How to deal with careers fairs
PUBLISHED: 11:28 17 February 2006 | UPDATED: 09:40 06 May 2010
AS many employers often interview on the spot at careers fairs, preparation and planning is the key to your success at these events. Make certain that you have a hard copy of your CV to hand. A lot of CVs are created specifically for email use and so don
AS many employers often interview on the spot at careers fairs, preparation and planning is the key to your success at these events.
Make certain that you have a hard copy of your CV to hand. A lot of CVs are created specifically for email use and so don't always transfer well to paper. And ensure that your CV is appropriate for general distribution rather than being job specific.
Get a careers adviser to help you prepare your CV for you. They will be able to advise you on presentation and content, and will be able to check it for you and spot any typos.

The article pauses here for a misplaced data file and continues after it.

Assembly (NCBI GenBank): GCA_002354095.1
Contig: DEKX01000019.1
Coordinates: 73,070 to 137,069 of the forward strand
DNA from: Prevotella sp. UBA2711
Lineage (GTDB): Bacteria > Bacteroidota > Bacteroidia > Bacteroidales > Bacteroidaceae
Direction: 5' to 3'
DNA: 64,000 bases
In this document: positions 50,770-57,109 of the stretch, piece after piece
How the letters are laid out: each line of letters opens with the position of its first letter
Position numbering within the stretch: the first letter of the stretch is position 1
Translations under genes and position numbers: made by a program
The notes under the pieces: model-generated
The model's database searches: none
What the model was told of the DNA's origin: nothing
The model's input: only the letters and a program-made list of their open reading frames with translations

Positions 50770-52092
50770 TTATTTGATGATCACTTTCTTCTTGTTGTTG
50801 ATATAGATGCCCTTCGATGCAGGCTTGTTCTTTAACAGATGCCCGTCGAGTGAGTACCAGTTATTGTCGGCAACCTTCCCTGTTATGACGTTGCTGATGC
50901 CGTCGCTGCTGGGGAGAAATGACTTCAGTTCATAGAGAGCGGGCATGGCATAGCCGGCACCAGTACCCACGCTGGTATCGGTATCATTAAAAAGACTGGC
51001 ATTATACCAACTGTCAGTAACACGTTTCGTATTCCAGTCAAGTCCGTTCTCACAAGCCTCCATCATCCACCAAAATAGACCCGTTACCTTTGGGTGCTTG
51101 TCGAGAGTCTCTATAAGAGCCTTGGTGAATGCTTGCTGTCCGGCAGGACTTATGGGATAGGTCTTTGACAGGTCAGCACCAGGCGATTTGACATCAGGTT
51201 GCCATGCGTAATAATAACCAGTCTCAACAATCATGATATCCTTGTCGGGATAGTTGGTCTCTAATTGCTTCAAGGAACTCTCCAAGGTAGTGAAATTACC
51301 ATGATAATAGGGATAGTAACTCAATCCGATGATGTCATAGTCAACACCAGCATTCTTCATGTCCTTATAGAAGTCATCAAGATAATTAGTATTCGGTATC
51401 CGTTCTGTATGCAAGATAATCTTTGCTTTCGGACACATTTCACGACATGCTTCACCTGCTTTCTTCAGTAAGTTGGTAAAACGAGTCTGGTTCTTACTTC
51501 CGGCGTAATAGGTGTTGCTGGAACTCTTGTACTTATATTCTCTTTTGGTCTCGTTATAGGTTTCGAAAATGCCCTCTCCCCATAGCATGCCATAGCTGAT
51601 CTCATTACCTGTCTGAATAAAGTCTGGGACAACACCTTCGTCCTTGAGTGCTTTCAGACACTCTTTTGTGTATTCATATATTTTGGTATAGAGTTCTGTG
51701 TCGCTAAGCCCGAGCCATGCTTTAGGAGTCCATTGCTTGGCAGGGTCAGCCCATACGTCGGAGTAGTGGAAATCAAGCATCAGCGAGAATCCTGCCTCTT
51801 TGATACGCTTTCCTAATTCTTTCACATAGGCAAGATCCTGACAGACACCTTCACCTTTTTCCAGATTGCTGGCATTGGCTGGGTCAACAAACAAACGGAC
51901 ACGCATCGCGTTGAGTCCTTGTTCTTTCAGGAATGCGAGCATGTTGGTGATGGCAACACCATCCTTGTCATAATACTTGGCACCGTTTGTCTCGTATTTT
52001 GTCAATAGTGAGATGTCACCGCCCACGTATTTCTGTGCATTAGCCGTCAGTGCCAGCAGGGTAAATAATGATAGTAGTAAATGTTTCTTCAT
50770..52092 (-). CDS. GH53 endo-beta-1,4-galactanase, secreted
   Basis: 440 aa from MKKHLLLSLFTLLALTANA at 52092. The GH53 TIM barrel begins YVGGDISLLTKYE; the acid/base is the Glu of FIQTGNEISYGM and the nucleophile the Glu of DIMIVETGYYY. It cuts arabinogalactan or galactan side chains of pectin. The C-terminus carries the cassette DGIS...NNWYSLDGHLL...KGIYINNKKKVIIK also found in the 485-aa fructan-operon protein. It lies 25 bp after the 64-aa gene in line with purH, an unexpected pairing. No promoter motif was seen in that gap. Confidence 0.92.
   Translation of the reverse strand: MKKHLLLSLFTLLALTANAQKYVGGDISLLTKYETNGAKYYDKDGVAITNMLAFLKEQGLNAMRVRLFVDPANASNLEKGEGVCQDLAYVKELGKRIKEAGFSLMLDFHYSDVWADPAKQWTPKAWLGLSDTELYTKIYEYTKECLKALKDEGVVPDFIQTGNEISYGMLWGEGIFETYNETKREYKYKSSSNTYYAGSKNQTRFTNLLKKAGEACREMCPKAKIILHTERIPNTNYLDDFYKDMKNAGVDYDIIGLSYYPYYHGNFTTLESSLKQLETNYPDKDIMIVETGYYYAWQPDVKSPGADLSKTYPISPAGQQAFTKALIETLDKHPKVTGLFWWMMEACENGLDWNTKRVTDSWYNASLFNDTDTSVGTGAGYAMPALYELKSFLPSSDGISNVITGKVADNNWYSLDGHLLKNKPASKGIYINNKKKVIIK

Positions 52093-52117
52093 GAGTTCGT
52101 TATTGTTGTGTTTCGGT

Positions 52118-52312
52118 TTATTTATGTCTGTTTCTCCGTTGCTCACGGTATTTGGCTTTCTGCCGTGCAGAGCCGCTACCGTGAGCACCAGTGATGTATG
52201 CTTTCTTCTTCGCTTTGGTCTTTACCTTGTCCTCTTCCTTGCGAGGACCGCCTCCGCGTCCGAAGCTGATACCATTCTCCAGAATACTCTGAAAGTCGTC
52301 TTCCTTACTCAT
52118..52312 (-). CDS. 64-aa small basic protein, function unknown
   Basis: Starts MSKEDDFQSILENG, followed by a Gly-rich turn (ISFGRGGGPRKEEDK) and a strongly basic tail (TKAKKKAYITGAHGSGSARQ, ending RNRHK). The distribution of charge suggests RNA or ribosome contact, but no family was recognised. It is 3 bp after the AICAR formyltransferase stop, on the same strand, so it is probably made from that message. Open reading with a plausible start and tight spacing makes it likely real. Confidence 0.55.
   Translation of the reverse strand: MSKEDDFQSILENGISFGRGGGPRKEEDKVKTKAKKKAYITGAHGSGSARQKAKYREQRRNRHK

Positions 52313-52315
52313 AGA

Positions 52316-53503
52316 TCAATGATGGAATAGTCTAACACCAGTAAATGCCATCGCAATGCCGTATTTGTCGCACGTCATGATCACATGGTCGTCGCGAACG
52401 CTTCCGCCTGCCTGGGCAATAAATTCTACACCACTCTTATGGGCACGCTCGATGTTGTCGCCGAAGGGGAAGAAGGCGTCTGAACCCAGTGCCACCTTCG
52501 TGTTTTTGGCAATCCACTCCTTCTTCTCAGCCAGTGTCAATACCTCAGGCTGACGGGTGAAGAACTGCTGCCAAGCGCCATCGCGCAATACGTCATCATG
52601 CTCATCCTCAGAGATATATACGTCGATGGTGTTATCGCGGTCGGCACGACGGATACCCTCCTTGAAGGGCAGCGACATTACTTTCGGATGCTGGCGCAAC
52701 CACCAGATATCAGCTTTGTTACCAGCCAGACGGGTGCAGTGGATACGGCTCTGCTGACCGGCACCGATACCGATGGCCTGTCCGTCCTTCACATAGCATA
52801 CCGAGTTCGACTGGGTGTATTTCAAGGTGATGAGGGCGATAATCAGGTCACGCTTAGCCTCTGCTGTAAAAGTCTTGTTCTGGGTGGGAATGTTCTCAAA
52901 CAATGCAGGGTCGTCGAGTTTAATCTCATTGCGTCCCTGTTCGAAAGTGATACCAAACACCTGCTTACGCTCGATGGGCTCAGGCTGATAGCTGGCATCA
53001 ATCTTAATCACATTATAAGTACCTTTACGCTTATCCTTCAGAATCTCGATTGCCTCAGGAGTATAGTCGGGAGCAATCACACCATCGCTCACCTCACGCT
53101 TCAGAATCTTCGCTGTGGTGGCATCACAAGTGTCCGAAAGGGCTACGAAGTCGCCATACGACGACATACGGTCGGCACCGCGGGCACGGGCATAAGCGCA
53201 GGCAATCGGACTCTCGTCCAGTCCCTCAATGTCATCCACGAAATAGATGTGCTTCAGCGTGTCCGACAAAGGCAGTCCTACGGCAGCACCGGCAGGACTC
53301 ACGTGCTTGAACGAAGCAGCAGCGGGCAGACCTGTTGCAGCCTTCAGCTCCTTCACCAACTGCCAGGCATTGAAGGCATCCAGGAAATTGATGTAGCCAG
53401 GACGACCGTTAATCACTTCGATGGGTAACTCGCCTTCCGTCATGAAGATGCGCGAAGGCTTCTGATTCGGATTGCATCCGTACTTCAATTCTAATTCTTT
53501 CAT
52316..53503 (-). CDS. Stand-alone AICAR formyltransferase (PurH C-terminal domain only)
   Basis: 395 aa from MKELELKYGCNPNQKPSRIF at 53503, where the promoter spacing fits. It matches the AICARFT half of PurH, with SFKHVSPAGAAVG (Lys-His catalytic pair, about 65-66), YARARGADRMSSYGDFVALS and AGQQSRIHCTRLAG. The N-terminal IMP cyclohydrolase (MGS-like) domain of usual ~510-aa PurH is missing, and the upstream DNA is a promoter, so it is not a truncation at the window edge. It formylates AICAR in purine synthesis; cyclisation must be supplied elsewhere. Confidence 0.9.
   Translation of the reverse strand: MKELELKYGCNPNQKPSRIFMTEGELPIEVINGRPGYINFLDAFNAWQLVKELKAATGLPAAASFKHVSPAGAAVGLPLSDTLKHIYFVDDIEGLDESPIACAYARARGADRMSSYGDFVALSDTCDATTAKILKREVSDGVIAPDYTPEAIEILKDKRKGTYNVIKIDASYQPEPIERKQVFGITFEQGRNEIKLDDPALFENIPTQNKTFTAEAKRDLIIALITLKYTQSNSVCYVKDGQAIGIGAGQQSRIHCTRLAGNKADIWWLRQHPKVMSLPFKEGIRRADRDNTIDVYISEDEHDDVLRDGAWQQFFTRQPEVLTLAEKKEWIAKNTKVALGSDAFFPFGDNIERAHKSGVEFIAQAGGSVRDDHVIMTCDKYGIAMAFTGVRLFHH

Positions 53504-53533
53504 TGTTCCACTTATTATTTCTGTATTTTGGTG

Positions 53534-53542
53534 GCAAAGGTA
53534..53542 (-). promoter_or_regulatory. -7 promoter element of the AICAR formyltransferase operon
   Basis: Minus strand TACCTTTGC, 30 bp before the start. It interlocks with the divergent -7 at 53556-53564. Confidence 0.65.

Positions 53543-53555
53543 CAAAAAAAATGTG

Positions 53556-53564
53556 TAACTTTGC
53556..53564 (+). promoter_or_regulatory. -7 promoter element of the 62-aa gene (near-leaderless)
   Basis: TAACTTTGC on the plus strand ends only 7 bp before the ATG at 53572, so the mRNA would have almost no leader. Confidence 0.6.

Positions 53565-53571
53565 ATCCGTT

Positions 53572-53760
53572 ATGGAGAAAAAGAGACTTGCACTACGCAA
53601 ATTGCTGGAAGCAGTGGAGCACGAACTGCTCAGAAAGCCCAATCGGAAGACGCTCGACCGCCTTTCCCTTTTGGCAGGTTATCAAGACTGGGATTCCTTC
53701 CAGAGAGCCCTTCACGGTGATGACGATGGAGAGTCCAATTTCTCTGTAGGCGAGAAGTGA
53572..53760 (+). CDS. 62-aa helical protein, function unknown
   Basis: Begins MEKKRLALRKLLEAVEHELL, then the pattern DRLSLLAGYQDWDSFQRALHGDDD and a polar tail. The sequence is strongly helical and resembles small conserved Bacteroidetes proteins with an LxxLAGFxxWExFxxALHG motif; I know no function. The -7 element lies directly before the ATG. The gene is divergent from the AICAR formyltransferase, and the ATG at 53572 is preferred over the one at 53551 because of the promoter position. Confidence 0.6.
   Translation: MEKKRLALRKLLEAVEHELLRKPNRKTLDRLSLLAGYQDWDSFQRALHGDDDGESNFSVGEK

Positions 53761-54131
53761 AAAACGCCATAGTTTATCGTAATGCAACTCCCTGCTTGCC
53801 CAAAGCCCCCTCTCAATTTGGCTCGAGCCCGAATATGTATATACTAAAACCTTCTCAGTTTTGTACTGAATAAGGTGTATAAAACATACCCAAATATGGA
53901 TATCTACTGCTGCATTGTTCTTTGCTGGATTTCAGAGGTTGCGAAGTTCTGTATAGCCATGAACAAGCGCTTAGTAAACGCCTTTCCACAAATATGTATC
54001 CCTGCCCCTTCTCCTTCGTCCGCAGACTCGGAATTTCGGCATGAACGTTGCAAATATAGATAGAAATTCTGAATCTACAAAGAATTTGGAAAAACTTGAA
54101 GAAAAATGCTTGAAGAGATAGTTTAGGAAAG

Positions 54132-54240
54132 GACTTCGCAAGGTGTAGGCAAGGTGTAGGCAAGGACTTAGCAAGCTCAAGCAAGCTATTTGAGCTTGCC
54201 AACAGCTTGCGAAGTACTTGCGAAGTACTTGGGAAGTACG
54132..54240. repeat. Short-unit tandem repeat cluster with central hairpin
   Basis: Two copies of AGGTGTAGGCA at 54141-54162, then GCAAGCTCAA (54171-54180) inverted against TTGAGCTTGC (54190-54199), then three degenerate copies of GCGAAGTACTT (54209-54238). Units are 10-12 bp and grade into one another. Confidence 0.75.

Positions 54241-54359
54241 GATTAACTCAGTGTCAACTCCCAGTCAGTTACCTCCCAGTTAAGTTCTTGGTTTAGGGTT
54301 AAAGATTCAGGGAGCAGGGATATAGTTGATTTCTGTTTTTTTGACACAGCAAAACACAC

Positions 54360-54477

To save time make sure you have plenty - and I mean plenty - of copies of your CV with you to hand out when you are there. Queuing at the photocopier while you are there could lose you valuable time and interviews.
Make sure you get to your target stand prior to the busy midday period, and as a lot of fairs often play host to in excess of 150 companies, make sure you carefully plan the ones you want to see well in advance.
Go along looking smart as employers need to be able to picture how you will look at their company rather than in the student union bar.
Treat all careers fairs as seriously as you would any interview.
Should you strike up a good rapport with any potential employer, make sure that you follow up your spadework with a very carefully crafted letter.
Having decided well in advance who you want to talk to, try to think about what any potential employer might want to see from you, and take along your portfolio and any examples of work that you might have.
In order to warm up present yourself to a few other companies first to help you relax before heading for the top choice company that you are really desperate to impress. Practice, as they say, makes perfect.
Don't underestimate the importance of smaller career fairs. Many big employers do venture outside of the major cities and will be less inundated at smaller fairs so will be able to give you more time.